Now, residents of Fairfax County, Virginia can text 911 -- as well as call -- in an emergency.
Fairfax County officials announced text to 911 capabilities Tuesday. The technology is critical for those who are in an emergency where they cannot call or speak, including in cases of abuse and kidnapping.
Texting can also help when cell service is not available but texting is possible. Fairfax County Springfield District Supervisor Pat Herrity first suggested texting to 911 in September 2011, after a major storm in Northern Virginia and an earthquake in Mineral. Cell service was unavailable, but citizens were able to send texts, which were not received.
Although there are more than 6,500 911 call centers in the U.S., less than 5 percent are equipped with the technology to handle 911 texts, according to the FCC. Fairfax County is the first in the D.C. area to accept texts to 911.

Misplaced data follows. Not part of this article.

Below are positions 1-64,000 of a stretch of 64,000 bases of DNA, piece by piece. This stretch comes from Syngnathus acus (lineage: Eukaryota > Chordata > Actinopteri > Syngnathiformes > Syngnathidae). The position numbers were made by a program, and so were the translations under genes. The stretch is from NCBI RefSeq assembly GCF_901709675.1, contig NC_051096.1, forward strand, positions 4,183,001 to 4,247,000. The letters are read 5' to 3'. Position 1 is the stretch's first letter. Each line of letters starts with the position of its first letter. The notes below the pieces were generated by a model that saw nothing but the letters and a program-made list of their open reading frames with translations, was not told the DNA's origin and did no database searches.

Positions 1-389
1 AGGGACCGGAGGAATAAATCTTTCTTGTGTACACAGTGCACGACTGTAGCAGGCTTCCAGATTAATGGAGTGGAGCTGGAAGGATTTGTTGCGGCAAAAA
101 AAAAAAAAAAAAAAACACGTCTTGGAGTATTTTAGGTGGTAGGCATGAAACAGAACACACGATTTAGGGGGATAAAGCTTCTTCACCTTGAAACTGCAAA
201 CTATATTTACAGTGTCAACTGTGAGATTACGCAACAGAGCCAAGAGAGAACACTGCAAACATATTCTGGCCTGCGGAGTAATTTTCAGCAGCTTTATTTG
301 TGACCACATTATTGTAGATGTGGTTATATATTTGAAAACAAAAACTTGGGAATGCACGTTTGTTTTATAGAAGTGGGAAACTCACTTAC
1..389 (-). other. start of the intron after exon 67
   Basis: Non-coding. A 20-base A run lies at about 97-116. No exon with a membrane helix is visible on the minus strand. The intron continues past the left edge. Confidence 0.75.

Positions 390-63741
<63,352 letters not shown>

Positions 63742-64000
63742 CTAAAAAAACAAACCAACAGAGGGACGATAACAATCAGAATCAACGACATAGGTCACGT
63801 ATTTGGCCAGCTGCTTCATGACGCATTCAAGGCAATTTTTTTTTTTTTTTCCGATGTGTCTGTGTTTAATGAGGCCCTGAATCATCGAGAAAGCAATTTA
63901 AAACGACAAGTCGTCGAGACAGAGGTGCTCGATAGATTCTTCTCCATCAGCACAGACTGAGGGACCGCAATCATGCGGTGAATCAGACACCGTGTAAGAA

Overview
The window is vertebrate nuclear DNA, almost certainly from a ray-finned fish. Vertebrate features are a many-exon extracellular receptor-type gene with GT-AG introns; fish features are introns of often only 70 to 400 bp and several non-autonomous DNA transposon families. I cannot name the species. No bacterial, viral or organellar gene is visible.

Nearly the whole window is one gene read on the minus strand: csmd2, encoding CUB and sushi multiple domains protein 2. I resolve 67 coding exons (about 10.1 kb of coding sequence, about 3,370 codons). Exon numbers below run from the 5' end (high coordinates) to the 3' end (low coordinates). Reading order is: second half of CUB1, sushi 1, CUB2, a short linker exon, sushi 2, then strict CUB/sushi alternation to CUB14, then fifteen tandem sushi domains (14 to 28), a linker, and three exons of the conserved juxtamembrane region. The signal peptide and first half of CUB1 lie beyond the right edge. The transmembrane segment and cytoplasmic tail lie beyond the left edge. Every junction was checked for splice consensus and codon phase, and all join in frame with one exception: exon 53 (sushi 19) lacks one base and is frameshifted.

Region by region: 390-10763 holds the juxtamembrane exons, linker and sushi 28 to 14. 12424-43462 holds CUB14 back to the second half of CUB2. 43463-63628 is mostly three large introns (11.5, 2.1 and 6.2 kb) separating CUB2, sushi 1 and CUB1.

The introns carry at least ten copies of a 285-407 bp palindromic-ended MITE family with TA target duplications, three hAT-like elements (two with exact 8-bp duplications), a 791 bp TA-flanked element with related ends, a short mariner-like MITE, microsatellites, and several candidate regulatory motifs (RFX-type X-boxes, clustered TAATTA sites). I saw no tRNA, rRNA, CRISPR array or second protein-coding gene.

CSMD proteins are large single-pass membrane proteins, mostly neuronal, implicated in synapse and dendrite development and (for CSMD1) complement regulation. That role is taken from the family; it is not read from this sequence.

There is one reason, though, that calling 911 may be preferable: 911 call centers receive an address automatically when someone places a call -- information that is not automated for text .
Authorities suggest turning location services on, or texting an accurate address quickly, when texting 911.